They were arguably Minnesota's most notorious — and stylish — brothers.

On the run for a month in 1957 after killing a Minneapolis cop and driving over his partner, Roger, Ronald and James O'Kasick were described as "real sharp dressers." Police told anxious residents that the "flashy-dressed men" had left behind "an expensive straw hat, dark with a light band" in one of their abandoned getaway cars.

And when the massive manhunt ended in a storm of bullets in the Carlos Avery wildlife refuge north of Anoka, a hostage and the two older brothers were dead. The youngest was bleeding from the chest after a botched suicide attempt. And dance music was still playing on the radio of the 1950, self-painted blue Oldsmobile they'd being living out of for four weeks.

"… three handsome young brothers from Minneapolis … they ranged in age from 20 to 26 and they seemed to have lived a kind of gangster fantasy," Larry Millett wrote in his 2004 book, "Strange Days, Dangerous Nights."

"Armed robbers by trade, they installed steel plates in their getaway cars to deflect bullets," Millett said, "carried big pistols, preferred armor-piercing ammunition, wore bandoleers and had no reservations about shooting it out with police."

The three O'Kasick brothers were born during the Depression of the 1930s. Their mother, Florence, died before she was 50 — when Jimmy was 15, Ronnie 19 and Roger 21.

At the time of their final crime spree, their father, Michael O'Kasick, was in jail for violating his probation on a robbery conviction. And their sister, 22-year-old Joyce, had escaped the women's jail in Shakopee where she was doing time for forgery. Ten years earlier, police cornered older brother Richard at gunpoint after he tried to rob a St. Paul used car lot. At 13, Richard had the letters "T-R-U-E L-O-V-E" tattooed on his knuckles.

It seemed like wishful thinking.

They "were raised in an abusive household headed by an alcoholic father who drank up their welfare check, leaving the family impoverished and often without food," according to June Anderson, who researched the O'Kasicks for the Anoka County Historical Society.

After their fiery last stand north of Anoka, Ronnie's ex-wife said he "told me they didn't have much money and that they all were hungry many times."

After two years of knocking off drugstores, the brothers set their sites on a Red Owl supermarket on Saturday, Aug. 17, 1957. The day before, parking lot attendants in downtown Minneapolis reported two suspicious men wearing "dark straw hats with flat crowns." By 5:30 p.m., a 1950 Chrysler was missing.

Minneapolis police officers Robert Fossum and Ward Canfield spotted the stolen car the next day on Bryant Avenue near 33rd Street. They gave chase and the O'Kasicks crashed into a parked car. Canfield ran in front of the stolen Chrysler, pointed his shotgun and attempted to fire. But he had no shells left in the gun.

James O'Kasick later admitted shooting Canfield. "I didn't want to, he was waving a shotgun." He said his brother Roger gunned down Fossum while Ronald drove over Canfield without knowing the officer was underneath their car. Canfield survived, but needed 18 surgeries — including a leg amputation.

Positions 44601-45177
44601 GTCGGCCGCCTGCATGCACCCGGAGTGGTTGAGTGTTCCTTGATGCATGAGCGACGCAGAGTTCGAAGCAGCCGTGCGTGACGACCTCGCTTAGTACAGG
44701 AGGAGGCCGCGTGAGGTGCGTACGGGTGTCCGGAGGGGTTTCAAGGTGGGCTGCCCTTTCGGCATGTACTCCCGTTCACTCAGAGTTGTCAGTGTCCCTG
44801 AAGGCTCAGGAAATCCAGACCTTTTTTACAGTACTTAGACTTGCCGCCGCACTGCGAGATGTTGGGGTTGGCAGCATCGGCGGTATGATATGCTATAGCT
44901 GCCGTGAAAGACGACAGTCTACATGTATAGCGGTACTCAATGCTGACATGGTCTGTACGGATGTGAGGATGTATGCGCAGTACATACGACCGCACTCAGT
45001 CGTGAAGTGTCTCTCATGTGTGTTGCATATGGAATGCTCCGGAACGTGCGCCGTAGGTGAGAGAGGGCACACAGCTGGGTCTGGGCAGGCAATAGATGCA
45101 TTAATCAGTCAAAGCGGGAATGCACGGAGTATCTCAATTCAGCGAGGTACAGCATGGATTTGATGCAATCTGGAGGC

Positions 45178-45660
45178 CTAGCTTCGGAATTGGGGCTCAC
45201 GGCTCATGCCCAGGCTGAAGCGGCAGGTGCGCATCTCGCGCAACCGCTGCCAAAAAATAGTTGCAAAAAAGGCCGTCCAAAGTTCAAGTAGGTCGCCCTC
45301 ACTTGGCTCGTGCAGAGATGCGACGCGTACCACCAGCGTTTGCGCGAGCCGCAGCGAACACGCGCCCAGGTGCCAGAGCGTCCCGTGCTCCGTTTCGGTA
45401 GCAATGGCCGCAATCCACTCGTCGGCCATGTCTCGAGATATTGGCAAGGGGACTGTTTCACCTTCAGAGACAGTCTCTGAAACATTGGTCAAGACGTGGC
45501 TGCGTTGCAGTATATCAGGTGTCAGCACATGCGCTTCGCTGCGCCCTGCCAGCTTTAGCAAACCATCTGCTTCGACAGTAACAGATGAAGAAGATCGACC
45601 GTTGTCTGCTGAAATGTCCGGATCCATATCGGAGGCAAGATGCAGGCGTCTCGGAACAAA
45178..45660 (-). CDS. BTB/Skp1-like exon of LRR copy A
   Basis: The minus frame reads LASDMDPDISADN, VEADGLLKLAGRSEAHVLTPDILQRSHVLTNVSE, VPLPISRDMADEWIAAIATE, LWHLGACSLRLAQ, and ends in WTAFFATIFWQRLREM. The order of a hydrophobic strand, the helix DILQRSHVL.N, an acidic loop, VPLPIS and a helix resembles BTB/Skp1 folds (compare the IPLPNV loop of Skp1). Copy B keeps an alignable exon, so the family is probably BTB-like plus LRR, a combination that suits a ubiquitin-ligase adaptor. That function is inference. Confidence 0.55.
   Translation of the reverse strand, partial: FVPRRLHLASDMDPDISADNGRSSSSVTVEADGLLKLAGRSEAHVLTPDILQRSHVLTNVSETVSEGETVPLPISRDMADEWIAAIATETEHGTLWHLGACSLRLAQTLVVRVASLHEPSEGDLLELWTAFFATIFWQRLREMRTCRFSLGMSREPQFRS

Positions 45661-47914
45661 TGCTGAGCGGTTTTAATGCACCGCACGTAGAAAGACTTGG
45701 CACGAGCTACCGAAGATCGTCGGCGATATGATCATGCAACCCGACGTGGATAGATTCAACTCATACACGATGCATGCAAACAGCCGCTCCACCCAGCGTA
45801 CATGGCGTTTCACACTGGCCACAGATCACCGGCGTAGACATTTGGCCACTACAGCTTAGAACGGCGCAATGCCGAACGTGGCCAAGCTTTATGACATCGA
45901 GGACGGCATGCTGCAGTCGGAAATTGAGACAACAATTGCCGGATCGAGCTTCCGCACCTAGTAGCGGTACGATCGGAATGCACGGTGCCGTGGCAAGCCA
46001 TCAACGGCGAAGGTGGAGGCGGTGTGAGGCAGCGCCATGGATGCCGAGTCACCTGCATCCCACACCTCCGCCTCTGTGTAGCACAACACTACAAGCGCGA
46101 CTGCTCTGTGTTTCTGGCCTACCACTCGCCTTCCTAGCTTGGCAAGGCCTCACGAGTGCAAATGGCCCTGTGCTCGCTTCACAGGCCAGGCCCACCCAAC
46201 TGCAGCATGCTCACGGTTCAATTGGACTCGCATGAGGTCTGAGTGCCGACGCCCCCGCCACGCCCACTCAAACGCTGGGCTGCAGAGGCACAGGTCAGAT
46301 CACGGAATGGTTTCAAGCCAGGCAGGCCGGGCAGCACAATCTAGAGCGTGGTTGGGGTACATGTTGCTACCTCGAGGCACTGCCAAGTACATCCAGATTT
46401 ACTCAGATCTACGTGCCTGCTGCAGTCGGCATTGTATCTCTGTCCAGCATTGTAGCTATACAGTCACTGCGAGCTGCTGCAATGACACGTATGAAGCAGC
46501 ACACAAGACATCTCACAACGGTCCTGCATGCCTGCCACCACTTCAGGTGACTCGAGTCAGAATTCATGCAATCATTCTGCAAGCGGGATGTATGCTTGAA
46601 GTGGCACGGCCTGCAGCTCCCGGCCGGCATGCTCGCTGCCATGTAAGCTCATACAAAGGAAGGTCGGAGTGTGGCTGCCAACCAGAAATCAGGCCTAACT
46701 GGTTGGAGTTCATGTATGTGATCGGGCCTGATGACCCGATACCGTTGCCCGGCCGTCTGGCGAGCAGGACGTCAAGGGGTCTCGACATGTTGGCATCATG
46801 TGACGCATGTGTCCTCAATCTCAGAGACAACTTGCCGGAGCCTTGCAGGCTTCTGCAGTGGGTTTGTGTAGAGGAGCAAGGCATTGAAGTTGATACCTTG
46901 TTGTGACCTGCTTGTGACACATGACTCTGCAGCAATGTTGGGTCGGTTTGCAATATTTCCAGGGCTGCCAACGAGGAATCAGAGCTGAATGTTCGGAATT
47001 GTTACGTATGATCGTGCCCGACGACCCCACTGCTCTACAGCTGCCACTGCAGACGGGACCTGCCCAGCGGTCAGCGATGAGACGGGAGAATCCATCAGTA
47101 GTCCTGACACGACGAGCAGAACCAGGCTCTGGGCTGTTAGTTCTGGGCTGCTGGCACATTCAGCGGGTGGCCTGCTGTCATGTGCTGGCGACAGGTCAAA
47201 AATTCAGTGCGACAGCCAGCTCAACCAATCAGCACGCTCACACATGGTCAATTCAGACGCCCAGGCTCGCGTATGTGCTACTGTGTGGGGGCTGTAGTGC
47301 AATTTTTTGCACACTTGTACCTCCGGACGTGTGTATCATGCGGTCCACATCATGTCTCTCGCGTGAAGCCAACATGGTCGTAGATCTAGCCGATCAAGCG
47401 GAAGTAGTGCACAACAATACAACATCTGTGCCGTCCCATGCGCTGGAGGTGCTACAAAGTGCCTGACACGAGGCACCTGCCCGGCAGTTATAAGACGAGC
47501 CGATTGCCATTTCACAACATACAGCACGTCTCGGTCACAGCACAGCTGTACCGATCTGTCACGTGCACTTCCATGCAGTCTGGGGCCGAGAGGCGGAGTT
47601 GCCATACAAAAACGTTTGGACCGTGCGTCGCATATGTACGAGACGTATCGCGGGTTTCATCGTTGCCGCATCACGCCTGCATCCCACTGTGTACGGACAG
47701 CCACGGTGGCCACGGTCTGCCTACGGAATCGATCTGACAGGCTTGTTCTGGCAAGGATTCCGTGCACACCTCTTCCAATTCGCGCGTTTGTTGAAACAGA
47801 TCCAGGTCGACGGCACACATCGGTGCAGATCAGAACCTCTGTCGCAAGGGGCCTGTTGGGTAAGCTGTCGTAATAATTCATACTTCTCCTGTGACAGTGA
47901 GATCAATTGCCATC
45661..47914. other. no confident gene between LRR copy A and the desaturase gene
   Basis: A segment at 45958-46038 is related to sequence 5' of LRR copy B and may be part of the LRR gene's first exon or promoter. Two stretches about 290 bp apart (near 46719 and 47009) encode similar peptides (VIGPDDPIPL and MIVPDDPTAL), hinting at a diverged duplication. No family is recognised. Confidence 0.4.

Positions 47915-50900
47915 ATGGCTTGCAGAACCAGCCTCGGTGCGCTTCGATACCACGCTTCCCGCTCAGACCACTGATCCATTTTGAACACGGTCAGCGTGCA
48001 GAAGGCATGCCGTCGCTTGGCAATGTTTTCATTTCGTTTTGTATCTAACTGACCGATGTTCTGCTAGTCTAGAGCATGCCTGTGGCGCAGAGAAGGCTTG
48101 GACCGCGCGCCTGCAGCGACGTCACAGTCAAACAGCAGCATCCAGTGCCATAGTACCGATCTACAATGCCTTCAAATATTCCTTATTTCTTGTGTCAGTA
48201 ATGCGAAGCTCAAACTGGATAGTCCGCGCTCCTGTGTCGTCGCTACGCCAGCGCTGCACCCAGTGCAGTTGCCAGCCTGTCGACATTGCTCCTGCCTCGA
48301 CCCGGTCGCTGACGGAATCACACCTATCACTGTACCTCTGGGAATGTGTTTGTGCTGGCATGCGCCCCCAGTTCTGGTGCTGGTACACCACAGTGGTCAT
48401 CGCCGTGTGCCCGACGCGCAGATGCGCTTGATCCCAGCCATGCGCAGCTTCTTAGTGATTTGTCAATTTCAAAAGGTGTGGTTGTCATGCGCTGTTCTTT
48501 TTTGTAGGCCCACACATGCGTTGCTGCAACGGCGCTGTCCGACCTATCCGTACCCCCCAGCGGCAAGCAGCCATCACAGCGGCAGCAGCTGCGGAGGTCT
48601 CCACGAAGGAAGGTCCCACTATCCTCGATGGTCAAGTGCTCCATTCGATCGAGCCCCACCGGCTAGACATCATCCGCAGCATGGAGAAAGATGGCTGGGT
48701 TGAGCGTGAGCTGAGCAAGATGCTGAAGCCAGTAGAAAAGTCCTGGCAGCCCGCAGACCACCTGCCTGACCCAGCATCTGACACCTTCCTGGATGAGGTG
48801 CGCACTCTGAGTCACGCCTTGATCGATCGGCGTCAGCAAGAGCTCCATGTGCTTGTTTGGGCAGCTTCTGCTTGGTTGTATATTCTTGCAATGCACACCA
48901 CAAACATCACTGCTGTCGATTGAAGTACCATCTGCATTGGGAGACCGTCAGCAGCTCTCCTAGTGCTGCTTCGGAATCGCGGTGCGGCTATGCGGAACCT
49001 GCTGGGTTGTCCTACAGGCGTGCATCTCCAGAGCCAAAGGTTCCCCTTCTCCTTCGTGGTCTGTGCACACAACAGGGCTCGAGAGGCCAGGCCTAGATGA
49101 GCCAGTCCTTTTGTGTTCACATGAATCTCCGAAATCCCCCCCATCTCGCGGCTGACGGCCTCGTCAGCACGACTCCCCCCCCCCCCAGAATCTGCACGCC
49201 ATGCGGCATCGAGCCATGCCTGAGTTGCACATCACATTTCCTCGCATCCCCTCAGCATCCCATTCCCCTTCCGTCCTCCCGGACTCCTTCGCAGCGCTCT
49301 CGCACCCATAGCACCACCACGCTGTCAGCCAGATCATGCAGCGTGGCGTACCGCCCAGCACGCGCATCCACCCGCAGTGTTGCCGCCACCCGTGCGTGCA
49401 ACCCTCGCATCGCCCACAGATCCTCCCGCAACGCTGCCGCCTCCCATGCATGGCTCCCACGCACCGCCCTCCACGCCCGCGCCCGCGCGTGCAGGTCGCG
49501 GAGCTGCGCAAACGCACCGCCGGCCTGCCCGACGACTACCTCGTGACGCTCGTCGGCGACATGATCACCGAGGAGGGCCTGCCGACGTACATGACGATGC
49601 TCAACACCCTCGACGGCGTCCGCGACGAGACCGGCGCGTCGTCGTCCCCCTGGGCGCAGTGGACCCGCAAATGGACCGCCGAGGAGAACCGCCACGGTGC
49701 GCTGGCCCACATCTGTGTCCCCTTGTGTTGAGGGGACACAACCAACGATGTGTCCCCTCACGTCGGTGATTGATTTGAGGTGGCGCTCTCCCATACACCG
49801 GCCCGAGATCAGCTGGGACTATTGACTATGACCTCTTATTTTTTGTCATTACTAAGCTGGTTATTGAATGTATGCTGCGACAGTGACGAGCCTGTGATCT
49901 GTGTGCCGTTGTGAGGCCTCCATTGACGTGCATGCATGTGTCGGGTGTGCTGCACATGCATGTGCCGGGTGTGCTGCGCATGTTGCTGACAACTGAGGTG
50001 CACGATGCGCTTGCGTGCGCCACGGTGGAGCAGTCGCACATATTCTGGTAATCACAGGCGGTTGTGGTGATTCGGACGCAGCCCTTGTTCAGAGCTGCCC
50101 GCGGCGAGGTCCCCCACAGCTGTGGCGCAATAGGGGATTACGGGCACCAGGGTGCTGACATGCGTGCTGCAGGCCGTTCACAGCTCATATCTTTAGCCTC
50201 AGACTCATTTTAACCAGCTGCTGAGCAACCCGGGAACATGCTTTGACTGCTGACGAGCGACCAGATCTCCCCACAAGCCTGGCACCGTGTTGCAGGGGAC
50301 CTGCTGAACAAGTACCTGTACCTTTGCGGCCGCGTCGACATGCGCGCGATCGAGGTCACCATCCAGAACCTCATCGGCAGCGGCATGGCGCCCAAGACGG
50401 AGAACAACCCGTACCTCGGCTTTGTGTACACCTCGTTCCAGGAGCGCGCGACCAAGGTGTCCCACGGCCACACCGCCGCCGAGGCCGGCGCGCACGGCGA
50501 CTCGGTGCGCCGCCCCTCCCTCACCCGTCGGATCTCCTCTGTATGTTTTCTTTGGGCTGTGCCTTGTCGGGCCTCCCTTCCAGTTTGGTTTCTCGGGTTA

After switching cars and taking hostages, the brothers shed their police tail near 37th Street and Chicago Avenue. So the cops turned to the public. Two weeks later, the Minneapolis Sunday Tribune reported "the constant jangle of the telephone in the captain of detectives' office has stopped — and police aren't happy about it."

Police showed reporters what they found in one getaway car — a rifle, bullets and even three ticket stubs from the Hilltop Drive-In theater. Another clue bore the initials of two of the O'Kasicks: Police found four metal plates they used to protect themselves from bullets. One had "RO" scratched in the corner.

"But it is their natty dress," one detective said, that should trigger leads in south Minneapolis. One of the suspects wore a black and white striped Ivy League-style shirt. Another wore a dark gray suit, black shirt and white tie.

The brothers were actually camping in the Superior National Forest while on the lam, robbing at least one tavern Up North. Blackened cooking pots were later found, along with a nearly empty wine jug and a half-emptied bottle of pills for nervous stomachs.

A month after killing the police officer, the brothers returned to contact relatives, running out of gas in Forest Lake. Two Anoka County deputies gave one of the brothers a ride as he walked with a gas can.

When he asked to be dropped off at another car to keep his brothers safe, gunfire erupted. One of the deputies, James Sampson, who recently died at 90, was shot in the leg but crawled to his vehicle to radio for help.

Two State Patrol planes and more than 100 officers swooped into the wildlife area. Police followed the brothers into a cemetery, where they saw Roger kill hostage Eugene Lindgren, whose Cadillac they had just stolen. It would be the O'Kasicks' last getaway car.

Police bullets killed Roger and Ronald O'Kasick, and James tried to shoot himself but only nicked his heart. He died a year later after patiently sharpening a stolen St. Cloud prison commissary butter knife on the stone jail walls and stabbing himself in the abdomen.

Curt Brown's tales about Minnesota's history appear each Sunday. Readers can send him ideas and suggestions at His new book looks at 1918 Minnesota, when flu, war and fires converged: